TERRY GROSS, HOST:
This is FRESH AIR. This Sunday HBO presents the season premiers of two returning series - "Game of Thrones" and "VEEP" - and launches a new series, a Mike Judge comedy called "Silicon Valley." Our TV critic David Bianculli has seen them all.
DAVID BIANCULLI, BYLINE: HBO presents three series Sunday night: the season premiers of "Game of Thrones" and "VEEP" and the start of a new comedy, "Silicon Valley." But whether they're set in mythical kingdoms, Washington D.C., or northern California, these three very different shows have two things in common. One, is that they're all entertaining with characters that get more interesting the more you watch them.
The other is that, bottom line, they're all about power struggles. "Game of Thrones," based on the novels by George R. R. Martin, is starting season four and fans are still buzzing about the red wedding from last season that shockingly increased the show's body count. This season's first few episodes build up to another wedding and when it arrives it's another TV event worth savoring.
There's so much tension among the central members of the bridal party you could cut it with a knife - or a sword. And this season "Game of Thrones" has momentum on its side as various family factions prepare for war and for the worst. If "Game of Thrones" were a chess match, and in essence it is, we're into the middle part of the game now where tactics are revealed and even powerful pieces start to fall. I've seen the first three episodes of the new season and they're the strongest episodes yet.
"VEEP" is a sitcom starring Julia Louis-Dreyfus as Selina Meyer, an ambitious and abrasive Vice President of the United States. It's starting season three on Sunday and it too has upped its game. Selina is running for president this season, which finally gives her something significant to do, but she has no clue about how to accomplish it or what personal sacrifices and political compromises she must make as she hits the campaign trail.
And her staffers, too, are on unfamiliar ground. This new storyline has given Selina and the show much more of a spine and "VEEP," like "Thrones," gets off to a very strong start this season. And then there's "Silicon Valley." This is the new comedy series co-created, co-written and directed by Mike Judge whose credits include the animated comedy "Beavis and Butthead" and "King of the Hill," and the cult movie "Office Space."
"Silicon Valley" is about a group of computers geeks - programmers toiling away in a sort of startup sweatshop frat house - who get a shot at the big time when one of their programs, a music file compression site, turns out to be a possible key to big bucks. Mike Judge used to be a Silicon Valley engineer in the late 1980s so he knows this world, or at least his vintage version of it, pretty well.
And in fact, this new series seems to borrow from all of the worlds Judge has created and explored to date. A lot of them have the social ineptness of "Beavis and Butthead." One of the other guys they encounter along the way, whose irrigation company has the same name as their proposed startup, Pied Piper, is a lot like Hank Hill from "King of the Hill."
And the corporate worlds these computer Beavises hope to crack, are run by either ruthless "Shark Tank" types or impatient visionaries. And they feel like the boss is in charge of the "Office Space" cubicle crowd. The most enjoyable moments in "Silicon Valley" are when these worlds cross orbits, as when Richard, the talented young programmer played by Thomas Middleditch, comes face to face with one of the big "Silicon Valley" sharks.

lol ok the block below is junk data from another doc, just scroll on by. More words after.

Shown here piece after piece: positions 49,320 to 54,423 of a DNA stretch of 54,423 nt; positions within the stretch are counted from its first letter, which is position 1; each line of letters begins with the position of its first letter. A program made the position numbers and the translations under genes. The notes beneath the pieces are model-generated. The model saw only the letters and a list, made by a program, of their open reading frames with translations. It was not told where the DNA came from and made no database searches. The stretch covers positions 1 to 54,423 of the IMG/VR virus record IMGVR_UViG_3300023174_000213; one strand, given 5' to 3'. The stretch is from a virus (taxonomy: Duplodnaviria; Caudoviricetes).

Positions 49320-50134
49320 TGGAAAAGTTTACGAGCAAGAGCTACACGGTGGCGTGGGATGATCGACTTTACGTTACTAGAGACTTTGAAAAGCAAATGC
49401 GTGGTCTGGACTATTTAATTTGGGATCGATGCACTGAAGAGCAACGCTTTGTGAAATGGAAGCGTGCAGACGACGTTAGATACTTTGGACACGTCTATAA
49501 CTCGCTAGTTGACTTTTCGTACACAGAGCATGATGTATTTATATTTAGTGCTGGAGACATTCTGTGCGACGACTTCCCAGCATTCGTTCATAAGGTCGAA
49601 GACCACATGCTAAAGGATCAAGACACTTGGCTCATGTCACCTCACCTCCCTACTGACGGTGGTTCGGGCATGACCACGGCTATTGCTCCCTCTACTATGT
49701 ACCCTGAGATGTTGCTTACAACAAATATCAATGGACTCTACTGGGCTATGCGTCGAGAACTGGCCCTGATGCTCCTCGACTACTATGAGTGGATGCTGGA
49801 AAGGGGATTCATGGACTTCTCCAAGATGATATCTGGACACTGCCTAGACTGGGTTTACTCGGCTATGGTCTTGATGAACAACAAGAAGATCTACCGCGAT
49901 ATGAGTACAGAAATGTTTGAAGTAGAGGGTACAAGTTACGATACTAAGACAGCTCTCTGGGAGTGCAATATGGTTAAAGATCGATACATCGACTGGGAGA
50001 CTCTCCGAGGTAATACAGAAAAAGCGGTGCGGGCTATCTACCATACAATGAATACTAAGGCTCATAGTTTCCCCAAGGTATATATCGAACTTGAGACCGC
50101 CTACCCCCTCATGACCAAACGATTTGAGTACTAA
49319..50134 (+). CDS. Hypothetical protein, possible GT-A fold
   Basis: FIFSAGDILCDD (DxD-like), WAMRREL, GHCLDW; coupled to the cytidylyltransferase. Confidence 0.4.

In this scene from episode two it's Peter Gregory, a startup investor played by Christopher Evan Welch, Richard visits his office with partner Erlich played by T.J. Miller in tow. Richard speaks first.
(SOUNDBITE FROM TV SHOW "SILICON VALLEY")
THOMAS MIDDLEDITCH: (as Richard) Me? OK. Uh, well, I - we're just really excited to get going, Mr. Gregory.
T.J. MILLER: (as Erlich) Yes.
CHRISTOPHER EVAN WELCH: (as Peter Gregory) Who's we?
MIDDLEDITCH: (as Richard) Myself, him, the guys back at the house.
WELCH: (as Peter Gregory) Guys? What guys? Who - who is this?
MILLER: (as Erlich) Erlich Bachman. I'm an entrepreneur much like yourself. Richard actually developed Pied Piper while residing in my incubator, so as per our agreement I own 10 percent of the company.
WELCH: (as Richard) I'm paying you $200,000 for five percent, yet you're giving this man twice that in exchange for a futon? And some sandwiches?
MILLER: (as Erlich) Actually, sir, my tenants provide their own food and...
WELCH: (as Peter Gregory) What other percentages have you apportioned? Can I see your cap table, investment deck, business plan, or any other relevant paperwork you may have prepared?
MIDDLEDITCH: (as Richard) I - I just was under the impression that we would just coming by and saying hi, you know, to pick up the check. And I just didn't know that any of that stuff was due yet.
WELCH: (as Peter Gregory) Due? This is not college, Richard. I'm not going to be giving you a course syllabus.
BIANCULLI: Mike Judge and company are confident enough to let "Silicon Valley" develop slowly. Lots of cable series, HBO series in particular, seem to do this. They trust viewers to stick around until the plot's thickened and the show shifts to a higher gear. That certainly happened on both "VEEP" and "Game of Thrones" and it may well occur with "Silicon Valley," but this first season is only eight episodes long so the plot of this startup better start moving a little more quickly.
GROSS: David Bianculli is founder and editor of the website TV Worth Watching and teaches TV and film history at Rowan University in New Jersey. Transcript provided by NPR, Copyright NPR.